The AAD Recommends Bathing in Bleach to Treat This Common Skin Problem
"It started right after his first birthday,” she recalls. “He gets it the worst behind his knees and on his ankles and tops of his feet. We keep it in check by using Stelatopia Milky Bath Oil, Babyganics Eczema Cream, Dove Sensitive, Tide Free & Gentle detergent and then we apply Aquaphor on the patches after every bath. I'm not always great at applying cream every day, and when I fall behind, I definitely notice more flare-ups. We’ve tried so many products."
Jason M. says he’s in a similar situation with his 10-year-old daughter, who has eczema as a side effect from allergies when she was younger. “She’s grown out of the allergies but the eczema hasn’t fully gone away. We’ve gone through Vaseline, Dove, Aveeno—you name it, we’ve applied it morning and night every day for years.”
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Besides having the very arduous task of using products on a very frequent basis to keep the eczema in check, both parents share something else: Neither of them have heard of bleach therapy, one of the American Academy of Dermatology’s recommendations for dealing with childhood eczema.
“The doctor just tell us to keep his skin well-moisturized, then I usually find out about any other recommendations or information from a local parents’ group Facebook page,” O’Leary says.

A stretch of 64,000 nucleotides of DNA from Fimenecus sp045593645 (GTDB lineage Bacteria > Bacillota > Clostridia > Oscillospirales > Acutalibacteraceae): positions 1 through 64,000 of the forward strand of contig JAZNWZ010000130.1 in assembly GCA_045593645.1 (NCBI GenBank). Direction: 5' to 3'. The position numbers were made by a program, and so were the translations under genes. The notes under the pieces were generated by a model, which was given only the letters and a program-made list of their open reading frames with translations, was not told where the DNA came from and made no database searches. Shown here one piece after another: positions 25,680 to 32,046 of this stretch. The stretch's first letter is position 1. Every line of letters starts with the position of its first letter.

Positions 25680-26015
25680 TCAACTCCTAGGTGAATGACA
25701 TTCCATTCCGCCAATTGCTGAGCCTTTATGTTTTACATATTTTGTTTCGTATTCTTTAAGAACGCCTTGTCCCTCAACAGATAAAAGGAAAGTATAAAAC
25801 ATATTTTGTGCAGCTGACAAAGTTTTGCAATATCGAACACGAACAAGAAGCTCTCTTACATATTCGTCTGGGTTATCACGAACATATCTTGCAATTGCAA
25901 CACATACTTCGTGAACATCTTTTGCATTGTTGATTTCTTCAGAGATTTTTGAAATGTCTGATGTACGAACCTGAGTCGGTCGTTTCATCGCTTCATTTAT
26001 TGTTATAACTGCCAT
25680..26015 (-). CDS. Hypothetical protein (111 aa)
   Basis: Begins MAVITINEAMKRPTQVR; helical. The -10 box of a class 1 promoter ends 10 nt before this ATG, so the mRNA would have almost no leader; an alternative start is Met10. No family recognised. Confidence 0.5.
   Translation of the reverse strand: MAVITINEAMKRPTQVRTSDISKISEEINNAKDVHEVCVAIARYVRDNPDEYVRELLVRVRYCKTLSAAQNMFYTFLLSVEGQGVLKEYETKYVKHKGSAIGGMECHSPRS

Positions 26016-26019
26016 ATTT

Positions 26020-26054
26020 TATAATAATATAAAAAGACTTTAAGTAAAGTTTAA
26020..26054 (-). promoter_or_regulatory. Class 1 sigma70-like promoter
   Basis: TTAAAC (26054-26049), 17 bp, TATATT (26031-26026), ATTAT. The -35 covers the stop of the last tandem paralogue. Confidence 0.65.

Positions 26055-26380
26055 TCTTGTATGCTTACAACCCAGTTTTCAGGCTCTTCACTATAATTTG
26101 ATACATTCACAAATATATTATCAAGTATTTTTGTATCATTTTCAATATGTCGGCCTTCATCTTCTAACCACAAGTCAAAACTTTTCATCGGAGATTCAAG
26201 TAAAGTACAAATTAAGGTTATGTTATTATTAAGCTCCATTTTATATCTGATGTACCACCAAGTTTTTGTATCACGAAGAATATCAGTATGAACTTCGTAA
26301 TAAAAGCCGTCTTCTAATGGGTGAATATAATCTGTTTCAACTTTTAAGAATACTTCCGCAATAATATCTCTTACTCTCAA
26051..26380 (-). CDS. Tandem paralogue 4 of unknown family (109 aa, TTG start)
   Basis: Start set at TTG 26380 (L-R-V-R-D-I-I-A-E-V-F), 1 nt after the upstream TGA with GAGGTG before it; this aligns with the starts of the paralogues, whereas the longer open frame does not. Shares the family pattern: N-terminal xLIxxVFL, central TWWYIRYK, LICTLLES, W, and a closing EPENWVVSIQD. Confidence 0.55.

According to the AAD—which stresses you should speak with a board-certified dermatologist before beginning bleach bath therapy with your child but does have a video illustrating how to do so (shown below)—the option uses half a cup of regular-strength (6 percent) bleach for a full bathtub of water and a quarter-cup for a half bathtub. It’s mainly prescribed for children with moderate to severe eczema and it’s a recommendation if the eczema is frequently infected.
“Unlike children, who can get eczema, also known as atopic dermatitis, over the whole body or in many spots, adults often get localized areas of irritation. They may have a patch on the arm or a random one on the leg, hand or foot. Often a patient will come in for a ‘rash’ and not realize that the rash is actually eczema. The dry, cold weather definitely brings out patches of eczema on people of all ages!” explains New York dermatologist Jody Levine, MD.
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“Bleach baths have a place for patients whose eczema is infected. The bleach helps to kill the bacteria on the skin. I would not use bleach baths for the average adult with a few patches of eczema, which are not super infected.”
Dr. Levine also says eczema is a “hot topic” recently, as new treatments are becoming more available. “New prescription creams are gaining FDA-approval for the treatment of eczema. In the past, steroid creams have been the best, but we shy away from using too much steroids on the skin, as there can be negative effects on the skin from them. There are not many non-steroidal creams for eczema. However, new ones are being made and tested and should be available for use in the near future.”